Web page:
Carmichael secures urgent debate on legality of Northern Ireland Protocol proposals


Orkney and Shetland MP, Alistair Carmichael, has today led an Urgent Question in Parliament on serious issues around the government’s approach to legal advice on proposals to unilaterally rewrite the Northern Ireland Protocol agreed with the EU. These proposals are widely believed to be in breach of international law, though the government denies this, while refusing to release any evidence for its position.

It was first reported on Tuesday that Sir James Eadie QC, First Treasury Counsel, had not been consulted on the legality of the government proposals. These reports were denied by the Prime Minister on Wednesday, before it emerged that while Sir James was consulted on aspects of the proposals, he was told not to give a specific legal opinion on the central question of whether the plan would breach international law. Sir James was told to “assume” that there was a respectable legal basis for the government’s position in a highly unusual step.

Serious concerns have been raised that the government intentionally gave a misleading impression to Conservative MPs who were alarmed about the potential breach of international law that the consultation with Sir James meant that he agreed with the legality of the proposals.

Speaking in the House, Mr Carmichael said:

“It was reported on Tuesday evening that Sir James Eadie QC, First Treasury Counsel, had not been consulted on the legality of the proposed legislation to override the Northern Ireland Protocol.

“We have subsequently learned that while Sir James was consulted on aspects of the proposals, he was, in fact, asked not to give an opinion on whether the plan would breach international law and was told to “assume” that there was a respectable legal basis for the government’s position.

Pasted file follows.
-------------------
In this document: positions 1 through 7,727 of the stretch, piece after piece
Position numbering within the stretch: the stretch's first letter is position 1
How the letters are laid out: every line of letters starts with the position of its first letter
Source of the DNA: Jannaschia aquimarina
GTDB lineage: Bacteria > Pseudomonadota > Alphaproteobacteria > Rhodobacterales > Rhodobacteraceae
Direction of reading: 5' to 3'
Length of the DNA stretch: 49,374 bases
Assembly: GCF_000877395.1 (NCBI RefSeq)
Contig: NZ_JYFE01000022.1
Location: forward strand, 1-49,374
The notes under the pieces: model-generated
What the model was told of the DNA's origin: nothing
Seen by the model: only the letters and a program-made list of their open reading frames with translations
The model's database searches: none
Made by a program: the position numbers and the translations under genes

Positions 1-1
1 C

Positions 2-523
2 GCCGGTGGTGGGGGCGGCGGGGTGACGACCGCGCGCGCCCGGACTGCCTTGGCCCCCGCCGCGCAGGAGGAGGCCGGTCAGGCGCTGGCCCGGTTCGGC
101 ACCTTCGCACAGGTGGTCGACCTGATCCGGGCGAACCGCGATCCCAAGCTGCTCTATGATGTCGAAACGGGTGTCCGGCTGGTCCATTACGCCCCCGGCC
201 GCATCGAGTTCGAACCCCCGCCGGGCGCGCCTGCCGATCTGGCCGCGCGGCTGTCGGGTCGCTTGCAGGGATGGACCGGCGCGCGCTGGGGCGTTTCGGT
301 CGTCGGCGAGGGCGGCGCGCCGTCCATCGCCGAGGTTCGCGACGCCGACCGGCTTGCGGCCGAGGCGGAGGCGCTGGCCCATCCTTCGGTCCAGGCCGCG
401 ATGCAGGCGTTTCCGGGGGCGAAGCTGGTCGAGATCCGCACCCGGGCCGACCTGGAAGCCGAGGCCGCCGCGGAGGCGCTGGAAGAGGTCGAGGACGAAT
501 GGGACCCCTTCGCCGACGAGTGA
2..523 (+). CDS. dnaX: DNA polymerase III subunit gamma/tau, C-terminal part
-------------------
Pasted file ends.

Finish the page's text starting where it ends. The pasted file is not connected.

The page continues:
“Sir James is understood to have volunteered that he found the argument of one particular lawyer advising government "considerably easier to follow and more convincing". The lawyer he cited says that it would be "very difficult" for the UK to argue it is not "breaching international law".

“It is a matter of fundamental import to this House that members are being told by the government that the content of a Bill is not in breach of international law when that assertion is based on information that is incomplete and apparently intentionally so.”

In his response, the minister, James Cleverly MP, repeatedly refused to answer any significant questions from MPs, stating that the government believed its proposals were compatible with international law but that it would not publish legal advice.

Reacting after the Urgent Question, Mr Carmichael said:

“The government is hiding behind a convention of legal privilege that it has already undermined itself by giving incomplete and inaccurate information to MPs in order to assert that its position is legal. The legal advice must be published, in full, along with clarity on how ministers have attempted to circumvent contrary advice from senior lawyers.

“Cleverly’s evasiveness and stonewalling of Parliament’s right to information is bad enough. The contempt that his colleagues appear to have for the rule of law and basic good governance in our country is even worse.”


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